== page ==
Dental Crowns
From as little as £219

A crown is a type of cap that completely covers a real tooth or a dental implant. It’s made from either porcelain fused to metal or metal free zirconium, and is fixed into your mouth. Crowns can be fitted where a tooth has broken, decayed or been damaged, or to make a tooth look better and to correct the bite.


Permanent crowns can be either all metal, porcelain-fused-to-metal, all resin, metal free zirconium or full ceramic.

Metals used in crowns include gold alloy, other alloys (for example, palladium) or a base-metal alloy (for example, nickel or chromium). Compared with other crown types, less tooth structure needs to be removed with metal crowns, and tooth wear to opposing teeth is kept to a minimum.

Porcelain-fused-to-metal dental crowns can be colour matched to your adjacent teeth (unlike the metallic crowns). However, more wearing to the opposing teeth occurs with this crown type compared with metal or resin crowns. The crown’s porcelain portion can also chip or break off. Next to all-ceramic crowns, porcelain-fused-to-metal crowns look most like normal teeth. These crowns can be a good choice for front or back teeth.

All-resin dental crowns are less expensive than other crown types. However, they wear down much quicker over time and are more prone to fractures than porcelain-fused-to-metal crowns.

Zirconium metal free crowns provide the best natural colour match than any other crown types above and may be more suitable for people with metal allergies.  They have the same strength as porcelain fused to metal, but provide a much better aesthetic result.  They are recommended in the front region and for Hollywood Smile makeovers.

Temporary versus permanent: Temporary crowns can be made in your dentist’s office whereas permanent crowns are made in a dental laboratory. Temporary crowns are made of acrylic or stainless steel and can be used as a temporary restoration until a permanent crown is constructed by the dental laboratory or for implants as a temporary bridge.


A dental crown may be needed when at least one of the following occurs:

  • To protect a weak tooth (for instance, from decay) from breaking or to hold together parts of a cracked tooth
  • To restore an already broken tooth or a tooth that has been severely worn down
  • To cover and support a tooth with a large filling when there isn’t a lot of tooth left
  • To hold a dental bridge in place
  • To cover misshapen or severely discoloured teeth
  • To raise the bite and restore balance
  • To cover a dental implant



Preparing a tooth for a dental crown usually requires two – three appointments – the first step involves examining and preparing the tooth, the second visit involves placement of the permanent crown.

Examining and preparing the tooth. At the first visit, your dentist may take a few x-rays to check the roots of the tooth receiving the dental crown and surrounding bone. If the tooth has extensive decay or if there is a risk of infection or injury to the tooth’s pulp, a root canal treatment may first be performed.

Before the process of making your dental crown is begun, your dentist will anaesthetize your tooth and the gum tissue around the tooth. Next, the tooth receiving the crown is filed down along the chewing surface and sides to make room for the crown. The amount removed depends on the type of dental crown used (for instance, all-metal crowns are thinner, requiring less tooth structure removal than all-porcelain or porcelain-fused-to-metal ones). If on the other hand, a large area of the tooth is missing (due to decay or damage); your dentist will use filling material to “build up” the tooth enough to support the crown.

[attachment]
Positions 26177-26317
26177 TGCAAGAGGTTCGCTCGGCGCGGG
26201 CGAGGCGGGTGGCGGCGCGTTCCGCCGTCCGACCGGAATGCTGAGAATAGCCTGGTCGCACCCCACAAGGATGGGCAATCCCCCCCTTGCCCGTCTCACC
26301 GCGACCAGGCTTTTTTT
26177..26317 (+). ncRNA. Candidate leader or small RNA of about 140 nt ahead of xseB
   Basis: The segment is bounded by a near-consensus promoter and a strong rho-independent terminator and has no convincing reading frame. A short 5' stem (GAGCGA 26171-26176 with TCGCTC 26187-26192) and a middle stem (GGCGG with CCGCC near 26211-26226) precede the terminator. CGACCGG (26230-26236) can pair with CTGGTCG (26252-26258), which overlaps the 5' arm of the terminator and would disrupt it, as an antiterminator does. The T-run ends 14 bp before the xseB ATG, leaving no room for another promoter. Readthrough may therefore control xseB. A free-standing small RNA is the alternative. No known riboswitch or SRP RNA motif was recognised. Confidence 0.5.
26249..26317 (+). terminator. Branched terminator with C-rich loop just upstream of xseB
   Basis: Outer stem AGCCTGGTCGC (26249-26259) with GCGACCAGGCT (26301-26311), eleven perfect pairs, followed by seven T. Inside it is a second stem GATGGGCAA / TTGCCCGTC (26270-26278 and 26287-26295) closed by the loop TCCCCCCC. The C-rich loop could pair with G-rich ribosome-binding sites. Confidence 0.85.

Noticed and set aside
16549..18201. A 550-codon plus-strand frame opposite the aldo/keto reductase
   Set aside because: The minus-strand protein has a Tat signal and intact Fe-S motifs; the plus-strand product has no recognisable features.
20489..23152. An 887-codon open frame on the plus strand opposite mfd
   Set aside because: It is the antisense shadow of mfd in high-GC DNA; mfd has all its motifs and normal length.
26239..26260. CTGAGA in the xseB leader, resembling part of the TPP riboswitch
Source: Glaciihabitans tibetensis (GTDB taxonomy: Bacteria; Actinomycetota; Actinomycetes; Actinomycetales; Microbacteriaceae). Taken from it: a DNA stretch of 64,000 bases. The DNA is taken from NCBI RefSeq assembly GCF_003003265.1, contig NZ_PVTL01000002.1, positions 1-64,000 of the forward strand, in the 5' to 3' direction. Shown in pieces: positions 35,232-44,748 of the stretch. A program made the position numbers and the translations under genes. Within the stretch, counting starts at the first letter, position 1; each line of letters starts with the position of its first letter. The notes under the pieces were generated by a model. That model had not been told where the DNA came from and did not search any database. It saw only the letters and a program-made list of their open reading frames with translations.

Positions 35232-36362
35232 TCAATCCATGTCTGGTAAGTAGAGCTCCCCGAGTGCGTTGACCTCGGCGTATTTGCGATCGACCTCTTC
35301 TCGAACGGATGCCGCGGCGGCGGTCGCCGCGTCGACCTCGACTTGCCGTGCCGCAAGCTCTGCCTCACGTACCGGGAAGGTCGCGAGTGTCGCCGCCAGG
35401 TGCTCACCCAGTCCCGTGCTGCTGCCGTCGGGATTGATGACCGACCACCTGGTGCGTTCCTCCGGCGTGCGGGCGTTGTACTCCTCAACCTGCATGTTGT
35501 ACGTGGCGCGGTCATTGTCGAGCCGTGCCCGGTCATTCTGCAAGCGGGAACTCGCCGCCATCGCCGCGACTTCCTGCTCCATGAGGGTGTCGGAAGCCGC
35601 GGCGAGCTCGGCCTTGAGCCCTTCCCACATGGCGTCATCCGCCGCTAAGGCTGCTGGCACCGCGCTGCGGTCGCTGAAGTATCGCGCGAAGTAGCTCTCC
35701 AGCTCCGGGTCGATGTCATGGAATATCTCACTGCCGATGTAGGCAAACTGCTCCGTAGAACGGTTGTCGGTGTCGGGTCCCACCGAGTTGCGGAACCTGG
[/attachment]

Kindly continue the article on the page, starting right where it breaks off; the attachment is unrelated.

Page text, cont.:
After reshaping the tooth, your dentist will use impression paste or putty to make an impression of the tooth to receive the crown. Impressions of the teeth above and below the tooth to receive the dental crown will also be made to make sure that the crown will not affect your bite.

The impressions are sent to a dental laboratory where the dental crown will be manufactured. The crown is usually returned to your dentist’s office in 5 -14 days (in Budapest 5 and in London 14). Your dentist will also select the shade that most closely matches the colour of the neighbouring teeth. During this first office visit your dentist will make a temporary crown to cover and protect the prepared tooth while the crown is being made. Temporary crowns usually are made of acrylic and are held in place using a temporary cement.

Receiving the permanent dental crown. At your second visit, your dentist will remove your temporary crown and check the fit and colour of the permanent crown. If everything is acceptable, a local anaesthetic will be used to numb the tooth and the new crown is permanently cemented in place.  Some degree of pain and sensitivity is normal for a weeks or so and the tooth should settle down naturally.  Your new crown may require a small bite adjustment to achieve a comfortable fit.


On average, dental crowns last between 10 and 15 years. The life span of a crown depends on the amount of “wear and tear” the crown is exposed to, how well you follow good oral hygiene practices, and your personal mouth-related habits (you should avoid such habits as grinding or clenching your teeth, chewing ice, biting your fingernails and using your teeth to open packaging) and if you wear your night-guard during sleep.


Emma Powerell’s problems started as a child when many of her adult teeth failed to grow. She was left with baby teeth that were out of proportion with her adult face and were also crooked. As she grew up, Emma perfected her closed mouth, ‘Victoria Beckham’ style smile. Whilst she knew it made her look tense and unhappy, at least she wasn’t showing her crooked, baby teeth.


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